President Maduro has shown two firm convictions. The first is that he will not cede the nation’s sovereignty to the pressure of illegal sanctions. But he has also indicated that dialogue and diplomacy is the way; that Venezuela is willing and ready to re-establish relations as long as they are based on mutual respect and an equal footing, writes Valdai Club expert Carlos Ron.
The strategy of “maximum pressure” imposed by Donald Trump on Venezuela has failed to achieve its goal of changing the Venezuelan government and pulling the country back into Washington’s sphere of influence. The resilience of the Venezuelan people led by President Nicolas Maduro has not only survived the attacks by the Trump Administration, it has resulted in adjustments to Washington’s strategy and has proved that resistance, creativity, and commitment to dialogue can pay off.
On January 23, 2019, the government of the United States quickly recognize a little-known deputy of the Venezuelan National Assembly, Juan Guaido, as the Interim President of Venezuela, undermining the constitutional mandate obtained since May of 2018 by President Nicolas Maduro. Immediately afterwards, Venezuela broke diplomatic relations with the United States. The combination of strong unilateral coercive measures (or sanctions, are they are wrongly mislabelled), the recognition of a parallel government structure, and the support for overt acts of aggression that later ensued were aimed at ultimately providing the conditions for President Maduro to step down or be removed by force, opening the way for US-friendly actors that had otherwise failed to amass sufficient popular support in Presidential elections. However, none of these efforts or aggressions were enough to achieve the desired goal.
Within a short period of about three years, Venezuela saw its main sources of income blocked by illegal US sanctions: access to international financing was closed, while oil and gold trading was prohibited. An assassination attempt with drones in 2018 against President Maduro barely missed him and most government high officials. In 2019, after Guaido’s self-proclamation and the attempt in February to storm the border under the pretext of bringing humanitarian aid, cyber-attacks led to a massive, nation-wide blackout, and were followed by a coup attempt that according to John Bolton’s frustrations, failed when the Venezuelan Chief Justice and Defence Minister failed to adhere to the plan. During 2020, in the middle of the pandemic, the US Attorney General put a bounty on President Maduro’s head, as well as on the heads of other Venezuelan officials. Meanwhile, Venezuela was kept from tapping the COVAX fund with its own resources blocked in US and European accounts, while two former US Green Berets attempted a clumsy invasion of Venezuela with Colombia-trained mercenaries. Key Trump officials have wanted to give their own account of the critical decisions made during their tenure at the White House. Pentagon Chief Mark Esper has confessed to how a military intervention was discussed in the Oval Office. More recently, former Secretary of State Mike Pompeo revealed how $1 billion of US taxpayer money, was committed to supporting such actions as well as financing the extremist opposition.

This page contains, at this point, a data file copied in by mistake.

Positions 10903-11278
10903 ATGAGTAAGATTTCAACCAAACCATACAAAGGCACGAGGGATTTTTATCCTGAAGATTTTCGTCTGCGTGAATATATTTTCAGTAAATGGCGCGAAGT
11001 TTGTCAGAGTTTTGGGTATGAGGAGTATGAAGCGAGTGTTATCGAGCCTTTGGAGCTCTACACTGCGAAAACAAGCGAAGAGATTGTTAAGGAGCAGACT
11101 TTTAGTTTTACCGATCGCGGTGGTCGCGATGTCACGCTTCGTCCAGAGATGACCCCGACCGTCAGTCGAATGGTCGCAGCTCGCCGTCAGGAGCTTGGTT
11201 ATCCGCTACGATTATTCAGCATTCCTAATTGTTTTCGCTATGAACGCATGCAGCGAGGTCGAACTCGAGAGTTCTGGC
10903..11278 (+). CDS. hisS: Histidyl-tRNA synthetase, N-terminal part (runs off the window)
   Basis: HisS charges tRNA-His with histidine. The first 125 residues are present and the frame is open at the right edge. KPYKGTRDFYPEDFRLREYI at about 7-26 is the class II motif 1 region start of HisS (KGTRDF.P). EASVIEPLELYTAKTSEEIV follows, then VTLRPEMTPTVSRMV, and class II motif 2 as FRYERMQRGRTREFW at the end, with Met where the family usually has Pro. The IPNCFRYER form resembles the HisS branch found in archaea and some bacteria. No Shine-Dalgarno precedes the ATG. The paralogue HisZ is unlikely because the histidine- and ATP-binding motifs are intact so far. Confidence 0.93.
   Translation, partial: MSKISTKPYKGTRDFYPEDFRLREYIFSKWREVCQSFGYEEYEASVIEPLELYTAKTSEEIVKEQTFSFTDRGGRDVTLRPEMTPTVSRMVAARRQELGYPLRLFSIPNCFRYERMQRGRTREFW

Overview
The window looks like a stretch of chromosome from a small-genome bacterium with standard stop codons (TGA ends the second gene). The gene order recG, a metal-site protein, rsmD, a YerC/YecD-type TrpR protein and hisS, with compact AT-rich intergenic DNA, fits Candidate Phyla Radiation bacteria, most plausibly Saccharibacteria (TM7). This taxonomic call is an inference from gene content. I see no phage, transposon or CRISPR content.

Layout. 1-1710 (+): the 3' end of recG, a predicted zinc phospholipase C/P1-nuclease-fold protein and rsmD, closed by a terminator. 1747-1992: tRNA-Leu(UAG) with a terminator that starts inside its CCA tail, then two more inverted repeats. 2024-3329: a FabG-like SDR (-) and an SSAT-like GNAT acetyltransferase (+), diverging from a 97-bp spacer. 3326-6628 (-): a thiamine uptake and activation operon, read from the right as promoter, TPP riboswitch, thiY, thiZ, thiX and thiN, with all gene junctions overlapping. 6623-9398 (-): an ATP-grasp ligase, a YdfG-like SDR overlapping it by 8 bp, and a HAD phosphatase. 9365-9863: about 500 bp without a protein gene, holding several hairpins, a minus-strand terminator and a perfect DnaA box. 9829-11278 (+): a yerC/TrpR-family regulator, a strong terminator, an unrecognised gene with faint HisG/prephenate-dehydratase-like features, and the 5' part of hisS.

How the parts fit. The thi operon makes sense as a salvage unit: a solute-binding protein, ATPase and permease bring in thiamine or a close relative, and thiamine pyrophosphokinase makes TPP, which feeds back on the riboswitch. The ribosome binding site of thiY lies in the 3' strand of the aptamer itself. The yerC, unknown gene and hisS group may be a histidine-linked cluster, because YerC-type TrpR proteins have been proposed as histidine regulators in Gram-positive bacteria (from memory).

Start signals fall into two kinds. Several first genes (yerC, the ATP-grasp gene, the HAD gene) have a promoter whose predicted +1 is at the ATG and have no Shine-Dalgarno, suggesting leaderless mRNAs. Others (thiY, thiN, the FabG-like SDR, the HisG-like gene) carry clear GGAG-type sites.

The impact of these 924 illegal coercive measures and the aggressions against Venezuela, according to economists Jeffrey Sachs and Mark Weisbrot, could be calculated at around 40,000 casualties in 2018 alone. In comparison to the national income of 2014, the country had lost no less than 70% of its revenue. The damage could be felt in access to food and medicine, but also in public services such as water and electricity that under the illegal sanctions had no access to spare parts or maintenance.
Venezuela employed creative resistance. Social programmes like food subsidies were put in place to compensate low income families. New legislation, such as the Anti-Blockade Law, gave the country new legal frameworks under which it could promote exports and needed investment. Meanwhile, Washington, always concerned about others’ ties to strategic allies such as China or Russia, drove Venezuela in that direction as the country relied on their solidarity to obtain vaccines and medical supplies to combat Covid-19. The result was clear: elections for a new National Assembly and for State Governments in 2020 showed that even opposition supporters rejected the strategy set out by Washington and the extremist leaders. Today, Venezuelan resistance has paid off. An economy set against the ropes grew at a rate of 15% in 2022.